Much of the blogosphere is presently up in arms about Al Gore comparing the “battle against climate change” to that against Hitler and Nazi Germany. But in fact Gore’s remarks are not particularly novel. Only one month ago, none other than French President Nicolas Sarkozy made precisely the same comparison during the ceremonies marking the 65th anniversary of the Normandy invasion. Indeed, Sarkozy even added that the battle against “a capitalism of speculators and rentiers” was yet another similar struggle. Here is the relevant passage from Sarkozy’s speech as translated from the official French transcript:
All those who fought against Nazism and Fascism dreamt of building a better world in which right would replace force.
We know that there is still a long way to go.
But we also know what a united Europe and an America that is faithful to its values can accomplish together. The great totalitarianisms of the 20th Century have been defeated. The threats that today weigh upon the future of humanity are of a different nature. But they are no less serious.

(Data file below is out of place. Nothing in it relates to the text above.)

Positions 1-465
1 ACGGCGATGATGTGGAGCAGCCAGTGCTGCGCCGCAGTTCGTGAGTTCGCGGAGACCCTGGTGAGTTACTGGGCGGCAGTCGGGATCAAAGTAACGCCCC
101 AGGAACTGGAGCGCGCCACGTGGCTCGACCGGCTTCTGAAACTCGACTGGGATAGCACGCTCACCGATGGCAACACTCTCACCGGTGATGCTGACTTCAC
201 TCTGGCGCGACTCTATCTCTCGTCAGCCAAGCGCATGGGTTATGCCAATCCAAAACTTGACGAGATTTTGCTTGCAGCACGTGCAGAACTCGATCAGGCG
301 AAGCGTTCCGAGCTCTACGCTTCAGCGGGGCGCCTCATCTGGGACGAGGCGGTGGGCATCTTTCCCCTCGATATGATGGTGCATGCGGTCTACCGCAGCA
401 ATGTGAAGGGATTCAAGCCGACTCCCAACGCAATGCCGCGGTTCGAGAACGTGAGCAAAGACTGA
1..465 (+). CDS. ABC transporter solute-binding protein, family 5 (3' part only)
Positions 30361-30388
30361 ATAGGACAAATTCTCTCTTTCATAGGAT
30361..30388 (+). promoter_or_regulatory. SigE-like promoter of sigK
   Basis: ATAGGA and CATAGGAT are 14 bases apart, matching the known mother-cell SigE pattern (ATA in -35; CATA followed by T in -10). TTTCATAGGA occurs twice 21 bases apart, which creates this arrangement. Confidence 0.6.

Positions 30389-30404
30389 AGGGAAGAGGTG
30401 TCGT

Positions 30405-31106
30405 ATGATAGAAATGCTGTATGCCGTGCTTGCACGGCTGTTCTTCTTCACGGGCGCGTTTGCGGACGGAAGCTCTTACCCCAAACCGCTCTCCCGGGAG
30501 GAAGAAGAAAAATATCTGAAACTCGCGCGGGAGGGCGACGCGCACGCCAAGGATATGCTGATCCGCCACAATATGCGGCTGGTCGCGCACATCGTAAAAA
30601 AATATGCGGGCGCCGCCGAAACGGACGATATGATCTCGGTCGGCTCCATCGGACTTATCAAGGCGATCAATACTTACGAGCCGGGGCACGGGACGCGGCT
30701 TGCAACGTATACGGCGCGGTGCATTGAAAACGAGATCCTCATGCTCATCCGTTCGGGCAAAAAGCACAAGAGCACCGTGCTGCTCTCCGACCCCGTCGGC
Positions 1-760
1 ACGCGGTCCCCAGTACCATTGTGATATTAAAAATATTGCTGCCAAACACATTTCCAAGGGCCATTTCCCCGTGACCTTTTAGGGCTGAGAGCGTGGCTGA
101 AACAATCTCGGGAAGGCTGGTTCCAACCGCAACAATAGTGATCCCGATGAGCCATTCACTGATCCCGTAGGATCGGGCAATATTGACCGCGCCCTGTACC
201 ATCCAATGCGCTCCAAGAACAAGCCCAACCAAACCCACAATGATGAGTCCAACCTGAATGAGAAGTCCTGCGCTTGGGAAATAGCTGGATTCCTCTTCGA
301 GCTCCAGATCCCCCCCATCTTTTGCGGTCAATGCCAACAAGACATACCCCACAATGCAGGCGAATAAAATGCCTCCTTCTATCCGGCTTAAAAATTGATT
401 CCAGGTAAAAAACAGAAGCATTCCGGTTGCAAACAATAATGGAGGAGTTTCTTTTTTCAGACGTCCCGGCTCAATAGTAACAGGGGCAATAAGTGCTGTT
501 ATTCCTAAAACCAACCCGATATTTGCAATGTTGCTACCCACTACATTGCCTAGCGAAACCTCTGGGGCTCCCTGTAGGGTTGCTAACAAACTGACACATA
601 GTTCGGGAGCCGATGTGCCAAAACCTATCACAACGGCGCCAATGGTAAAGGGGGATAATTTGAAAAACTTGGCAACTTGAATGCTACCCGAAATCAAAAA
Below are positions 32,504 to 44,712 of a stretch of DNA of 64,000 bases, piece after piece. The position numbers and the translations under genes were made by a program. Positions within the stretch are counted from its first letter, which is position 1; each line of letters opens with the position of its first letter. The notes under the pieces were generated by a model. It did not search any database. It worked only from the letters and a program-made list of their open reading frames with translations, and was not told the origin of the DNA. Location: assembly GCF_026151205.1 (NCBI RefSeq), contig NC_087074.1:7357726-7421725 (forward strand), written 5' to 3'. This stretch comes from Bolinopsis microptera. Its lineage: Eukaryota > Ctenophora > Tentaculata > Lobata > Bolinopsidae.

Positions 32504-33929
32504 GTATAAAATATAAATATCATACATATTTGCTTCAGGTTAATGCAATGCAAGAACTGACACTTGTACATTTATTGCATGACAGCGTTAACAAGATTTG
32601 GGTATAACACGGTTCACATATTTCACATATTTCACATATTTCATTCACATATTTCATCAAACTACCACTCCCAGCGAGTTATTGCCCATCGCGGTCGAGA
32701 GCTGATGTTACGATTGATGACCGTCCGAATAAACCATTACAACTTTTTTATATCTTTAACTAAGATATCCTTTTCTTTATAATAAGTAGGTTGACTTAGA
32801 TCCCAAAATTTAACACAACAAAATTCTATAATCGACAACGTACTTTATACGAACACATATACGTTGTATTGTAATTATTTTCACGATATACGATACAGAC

What will become of the world if global warming deprives hundreds of millions of men, women, and children of water and food? If a capitalism of speculators and rentiers destroys the jobs of millions of people? If extreme poverty drives a part of humanity to desperation? What would become of the world if, as a result of a cowardly withdrawal [from the fight], the world’s democracies would give free rein to terrorism and fanaticism? If they refused to defend human rights and the rights of nations?
It must be said that Sarkozy’s list is highly inclusive and it is notable that the war on terror and (if only implicitly) Islamic extremism at least made the grade. It is also notable, however, that the latter only figures in fourth place — behind the ostensible struggles against global warming and capitalism!
Moreover, Sarkozy’s choice of comparisons is not the only historically dubious aspect of his speech. His suggestion that a “united Europe” somehow contributed to the defeat of “the great totalitarianisms of the 20th Century” — hence, presumably including National Socialism — is an even more obvious howler.